Long waiting times for elective healthcare services pose complex clinical, organisational, economic and political issues, especially in nations with universal healthcare systems.1 Restricting access and long waiting times serve as tools for rationing in these systems, where demand for services often exceeds the available supply of resources.2 Expectations and demand for greater efficiency continues to grow as populations are ageing, living longer and are increasingly accessing elective procedures, leading to deterioration in overall access to care.1 3 Waiting beyond a certain amount of time can be harmful for health, generate dissatisfaction and can lead to deterioration in income and public confidence in the healthcare system.4 There are several management strategies available to improve access and reduce waiting times for elective surgical services. The study of waiting time management strategies1 4–11 has shown that simply adding more resources is not effective.1 3 Changes in service provision (through structures and programmes) combined with improvements in management are being recommended as part of novel approaches to address these issues.1 12 Single-entry models (SEMs) are one such approach.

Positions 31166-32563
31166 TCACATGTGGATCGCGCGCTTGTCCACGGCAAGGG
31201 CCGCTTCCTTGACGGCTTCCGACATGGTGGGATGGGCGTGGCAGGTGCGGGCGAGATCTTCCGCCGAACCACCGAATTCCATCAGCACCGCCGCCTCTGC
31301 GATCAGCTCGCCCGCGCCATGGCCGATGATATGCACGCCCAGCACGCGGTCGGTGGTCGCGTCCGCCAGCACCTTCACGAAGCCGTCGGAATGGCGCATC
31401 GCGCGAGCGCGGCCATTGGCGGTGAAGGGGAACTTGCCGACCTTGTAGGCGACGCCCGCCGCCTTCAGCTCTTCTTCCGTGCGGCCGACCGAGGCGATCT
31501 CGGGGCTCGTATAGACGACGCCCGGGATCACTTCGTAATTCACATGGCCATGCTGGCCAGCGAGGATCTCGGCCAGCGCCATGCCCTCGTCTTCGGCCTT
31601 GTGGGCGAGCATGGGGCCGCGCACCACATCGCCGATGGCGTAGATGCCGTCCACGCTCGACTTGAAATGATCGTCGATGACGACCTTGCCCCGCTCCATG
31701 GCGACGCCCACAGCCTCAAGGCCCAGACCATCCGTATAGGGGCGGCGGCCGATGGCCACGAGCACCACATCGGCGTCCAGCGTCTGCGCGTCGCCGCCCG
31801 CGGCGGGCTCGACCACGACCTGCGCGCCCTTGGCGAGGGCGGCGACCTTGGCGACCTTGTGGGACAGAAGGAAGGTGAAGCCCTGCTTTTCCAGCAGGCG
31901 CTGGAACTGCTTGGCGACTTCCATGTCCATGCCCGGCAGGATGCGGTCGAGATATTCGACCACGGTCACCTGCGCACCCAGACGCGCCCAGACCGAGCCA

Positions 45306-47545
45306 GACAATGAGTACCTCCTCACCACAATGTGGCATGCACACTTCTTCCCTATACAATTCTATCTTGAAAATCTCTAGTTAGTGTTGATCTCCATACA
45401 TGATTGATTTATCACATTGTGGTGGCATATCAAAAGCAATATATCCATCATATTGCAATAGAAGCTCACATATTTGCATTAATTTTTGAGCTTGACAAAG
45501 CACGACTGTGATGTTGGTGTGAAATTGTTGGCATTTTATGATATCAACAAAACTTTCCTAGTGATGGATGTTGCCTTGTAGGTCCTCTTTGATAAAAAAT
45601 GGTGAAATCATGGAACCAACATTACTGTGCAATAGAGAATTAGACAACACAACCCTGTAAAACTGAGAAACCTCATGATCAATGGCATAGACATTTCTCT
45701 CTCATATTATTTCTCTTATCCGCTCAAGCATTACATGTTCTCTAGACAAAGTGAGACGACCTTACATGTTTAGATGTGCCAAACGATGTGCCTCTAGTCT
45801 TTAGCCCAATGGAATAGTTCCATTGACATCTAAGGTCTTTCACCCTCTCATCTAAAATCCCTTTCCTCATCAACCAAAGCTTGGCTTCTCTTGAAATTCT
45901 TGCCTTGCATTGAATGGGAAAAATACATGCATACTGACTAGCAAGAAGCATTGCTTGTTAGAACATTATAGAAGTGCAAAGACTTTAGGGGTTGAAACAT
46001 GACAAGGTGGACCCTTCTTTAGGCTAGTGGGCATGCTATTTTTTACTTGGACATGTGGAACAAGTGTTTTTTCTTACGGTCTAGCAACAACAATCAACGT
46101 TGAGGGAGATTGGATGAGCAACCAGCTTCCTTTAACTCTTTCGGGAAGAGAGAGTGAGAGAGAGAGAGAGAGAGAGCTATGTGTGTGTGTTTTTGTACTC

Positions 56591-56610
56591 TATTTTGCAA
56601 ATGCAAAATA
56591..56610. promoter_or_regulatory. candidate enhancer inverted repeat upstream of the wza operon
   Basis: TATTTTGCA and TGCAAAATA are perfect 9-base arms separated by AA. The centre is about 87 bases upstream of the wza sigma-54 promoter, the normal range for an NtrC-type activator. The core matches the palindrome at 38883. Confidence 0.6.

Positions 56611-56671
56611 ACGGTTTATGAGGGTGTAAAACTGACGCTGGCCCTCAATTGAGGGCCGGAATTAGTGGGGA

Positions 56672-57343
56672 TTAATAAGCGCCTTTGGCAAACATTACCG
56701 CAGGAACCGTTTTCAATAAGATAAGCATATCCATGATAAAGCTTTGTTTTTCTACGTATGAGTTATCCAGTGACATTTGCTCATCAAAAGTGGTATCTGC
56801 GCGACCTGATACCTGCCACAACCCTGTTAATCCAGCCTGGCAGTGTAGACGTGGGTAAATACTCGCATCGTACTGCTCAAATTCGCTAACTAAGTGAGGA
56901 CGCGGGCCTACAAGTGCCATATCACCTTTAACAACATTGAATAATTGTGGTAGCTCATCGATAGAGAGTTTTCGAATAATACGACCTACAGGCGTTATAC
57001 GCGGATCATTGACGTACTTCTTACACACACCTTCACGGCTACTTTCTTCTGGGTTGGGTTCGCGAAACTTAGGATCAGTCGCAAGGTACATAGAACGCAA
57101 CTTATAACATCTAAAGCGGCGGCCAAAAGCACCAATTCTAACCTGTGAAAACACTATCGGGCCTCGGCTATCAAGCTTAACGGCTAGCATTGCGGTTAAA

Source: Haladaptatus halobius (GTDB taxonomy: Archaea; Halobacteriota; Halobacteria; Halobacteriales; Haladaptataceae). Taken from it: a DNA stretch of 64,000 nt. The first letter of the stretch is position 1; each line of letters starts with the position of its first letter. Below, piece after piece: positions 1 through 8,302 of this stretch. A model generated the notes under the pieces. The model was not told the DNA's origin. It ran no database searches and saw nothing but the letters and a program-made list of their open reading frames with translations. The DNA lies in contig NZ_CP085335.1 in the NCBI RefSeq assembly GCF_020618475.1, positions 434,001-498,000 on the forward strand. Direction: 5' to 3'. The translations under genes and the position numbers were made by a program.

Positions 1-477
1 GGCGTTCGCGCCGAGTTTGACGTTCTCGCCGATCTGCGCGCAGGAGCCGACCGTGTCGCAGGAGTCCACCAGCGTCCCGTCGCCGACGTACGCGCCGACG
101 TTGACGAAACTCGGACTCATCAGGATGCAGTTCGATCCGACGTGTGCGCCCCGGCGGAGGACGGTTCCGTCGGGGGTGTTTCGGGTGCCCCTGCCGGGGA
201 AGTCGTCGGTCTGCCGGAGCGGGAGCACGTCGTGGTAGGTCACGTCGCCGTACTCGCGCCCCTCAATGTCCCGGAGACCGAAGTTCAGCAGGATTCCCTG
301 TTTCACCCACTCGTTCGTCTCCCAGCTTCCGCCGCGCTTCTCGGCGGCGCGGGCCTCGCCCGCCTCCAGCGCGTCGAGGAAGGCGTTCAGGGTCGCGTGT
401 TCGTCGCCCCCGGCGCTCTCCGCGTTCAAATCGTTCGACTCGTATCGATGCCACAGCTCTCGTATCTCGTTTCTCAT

Single entry is a commonly used waiting time management strategy in the airline, banking and restaurant industries whereby customers assemble in a single queue to see the next-available service provider. Waiting time variability and the average wait can be reduced.13 SEMs are increasingly being used in healthcare and can consist of several components: pooled/common waiting lists (consolidation of multiple waiting lists); centralised intake (a single point-of-entry through which referrals are received and service provision arranged) and triage (through which referrals are assessed for appropriateness and/or urgency).14 The necessary component in SEMs is pooling for the purposes of service provision—it creates a single list of patients and pools service providers (clinicians) so that patients can see the next one available. With all three components of SEMs present, patients access services through a single point-of-entry and are able to see the next-available provider on a first-come, first-served basis (priority and urgency assessed in some cases).5 In theory, this improves the distribution and flow of patients throughout the system. Delays and time lost to waiting, as compared with when there are multiple lines, are reduced because a single line continues to be serviced—patients seeing the next-available physician (from a pool of participating physicians) means no longer having to wait for an appointment slot for a specific physician to become available.14